Lewis Hamilton and Kevin Magnussen were the RaceFans Stars of the Australian Grand Prix weekend. Here’s the verdict on the field.
Hamilton stormed to pole position by six tenths of a second in qualifying, then joked with Vettel about ‘wiping the smile off his face’. After that it was as if the racing gods decided this moment of hubris deserved an ironic punishment, because 24 hours later the grin was on Vettel’s face.
Hamilton was largely powerless to prevent this. Could he have been closer to Vettel when the Virtual Safety Car appeared and therefore regained his lead when the Ferrari driver pitted? It seems very likely. But he wasn’t, because the team believed they had the correct gap and that pushing the car any further was unnecessary, and would only waste precious engine and tyre life.
Both Haas drivers had great weekends but Magnussen was doing slightly better at the point disaster struck. His qualifying performance was especially impressive given his Friday running had been disrupted by niggling problems. And his move on Max Verstappen at the start was superb opportunism. A disappointing case of what might have been.
This was absolutely not the start he needed to his second season at Mercedes. After a few offs on Friday he binned his car during qualifying, leaving himself mired in 15th. He struggled to progress from there as overtaking proved difficult and he kept having to back off to save his engine.
But perhaps worst of all, Mercedes can justifiably feel that lacking their second car at the sharp end cost them a win. With Bottas looking for a new contract for 2019, he needs to bounce back from this bad start quickly.
Verstappen admitted to a small mistake in qualifying which potentially cost him the chance to out-qualify one of the Ferraris. he was trying to find a way past one of them at the start when Magnussen darted by, and from then on his race went badly wrong.
A lurid moment at turn 12 left him with diffuser damage, which then contributed to a spin at turn one, costing him three places. Now mired in the pack, he was unfortunate to lose another place to Fernando Alonso through the Virtual Safety Car. But it was his own errors which left him in that position.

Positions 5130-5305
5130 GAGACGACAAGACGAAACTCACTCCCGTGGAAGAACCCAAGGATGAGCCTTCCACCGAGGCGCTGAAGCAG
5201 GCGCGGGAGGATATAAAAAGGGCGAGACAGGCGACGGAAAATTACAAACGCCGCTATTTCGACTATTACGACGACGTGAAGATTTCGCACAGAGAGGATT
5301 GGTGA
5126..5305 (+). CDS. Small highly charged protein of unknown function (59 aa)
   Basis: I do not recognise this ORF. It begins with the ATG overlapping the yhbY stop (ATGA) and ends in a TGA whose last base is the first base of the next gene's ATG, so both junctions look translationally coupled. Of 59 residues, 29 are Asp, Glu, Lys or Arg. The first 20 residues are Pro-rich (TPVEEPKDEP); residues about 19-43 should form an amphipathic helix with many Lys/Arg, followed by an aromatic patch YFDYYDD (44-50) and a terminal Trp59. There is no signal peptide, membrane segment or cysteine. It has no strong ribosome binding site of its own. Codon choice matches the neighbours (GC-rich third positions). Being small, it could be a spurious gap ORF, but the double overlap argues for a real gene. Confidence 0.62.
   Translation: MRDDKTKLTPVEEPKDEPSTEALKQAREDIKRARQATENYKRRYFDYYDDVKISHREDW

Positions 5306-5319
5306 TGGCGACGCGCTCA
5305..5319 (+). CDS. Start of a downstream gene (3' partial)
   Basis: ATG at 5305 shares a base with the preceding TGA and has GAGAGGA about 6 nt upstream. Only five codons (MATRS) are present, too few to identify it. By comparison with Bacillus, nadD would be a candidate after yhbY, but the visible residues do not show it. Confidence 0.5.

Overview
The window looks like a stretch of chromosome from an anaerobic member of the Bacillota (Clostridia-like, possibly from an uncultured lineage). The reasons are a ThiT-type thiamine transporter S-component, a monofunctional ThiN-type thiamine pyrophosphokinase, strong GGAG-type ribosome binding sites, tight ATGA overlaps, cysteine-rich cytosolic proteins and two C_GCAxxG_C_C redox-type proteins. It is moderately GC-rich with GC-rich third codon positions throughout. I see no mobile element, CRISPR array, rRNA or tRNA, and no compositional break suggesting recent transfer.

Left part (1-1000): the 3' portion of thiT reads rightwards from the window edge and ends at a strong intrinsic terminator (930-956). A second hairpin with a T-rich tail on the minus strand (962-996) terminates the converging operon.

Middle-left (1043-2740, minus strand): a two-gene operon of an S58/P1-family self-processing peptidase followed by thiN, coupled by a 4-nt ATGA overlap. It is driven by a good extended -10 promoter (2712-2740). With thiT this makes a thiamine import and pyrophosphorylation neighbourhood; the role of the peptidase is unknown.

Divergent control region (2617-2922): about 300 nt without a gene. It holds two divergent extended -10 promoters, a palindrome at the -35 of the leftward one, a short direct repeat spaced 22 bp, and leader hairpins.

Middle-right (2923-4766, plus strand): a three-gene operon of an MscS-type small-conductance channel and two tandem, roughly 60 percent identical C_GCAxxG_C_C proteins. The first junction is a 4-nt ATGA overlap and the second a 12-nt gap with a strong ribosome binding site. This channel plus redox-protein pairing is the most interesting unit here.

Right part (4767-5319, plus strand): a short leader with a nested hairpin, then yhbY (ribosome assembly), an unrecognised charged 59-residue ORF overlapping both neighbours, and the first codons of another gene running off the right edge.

And the rest
Sebastian Vettel lucked into a win on a day when his team mate was often quicker, though not in the final stint where Vettel looked more at home on the soft tyres. Daniel Ricciardo salvaged fourth after picking up a penalty in practice and losing out to Verstappen in qualifying – his pass on Nico Hulkenberg was a highlight of the race.
Alonso largely inherited fifth place: He’d looked good for a spot in Q3 until the final runs in Q2. Stoffel Vandoorne shadowed him. The pair were separated by Hulkenberg, who had a solid run to seventh, and Bottas. Vandoorne profited from Carlos Sainz Jnr’s unusual affliction: a broken drinks bottle left him feeling nauseous.
Both Force India drivers were out of the points. Sergio Perez felt he wrung everything from the car in qualifying, while Esteban Ocon took advantage of Lance Stroll on lap one as the Williams was in the wrong engine mode. Charles Leclerc also got past the Williams. Brendon Hartley brought up the rear after being forced to pit on lap one after locking a wheel at the start.
Romain Grosjean was eager to point out he’d been quicker than Kevin Magnussen before the pair retired, though he was out-qualified by his team mate in Saturday’s cooler conditions. Pierre Gasly, Marcus Ericsson and Sergey Sirotkin all retired early – the latter after a right-rear brake failure which his team suspect was caused when the duct ingested a plastic bag.
Over to you
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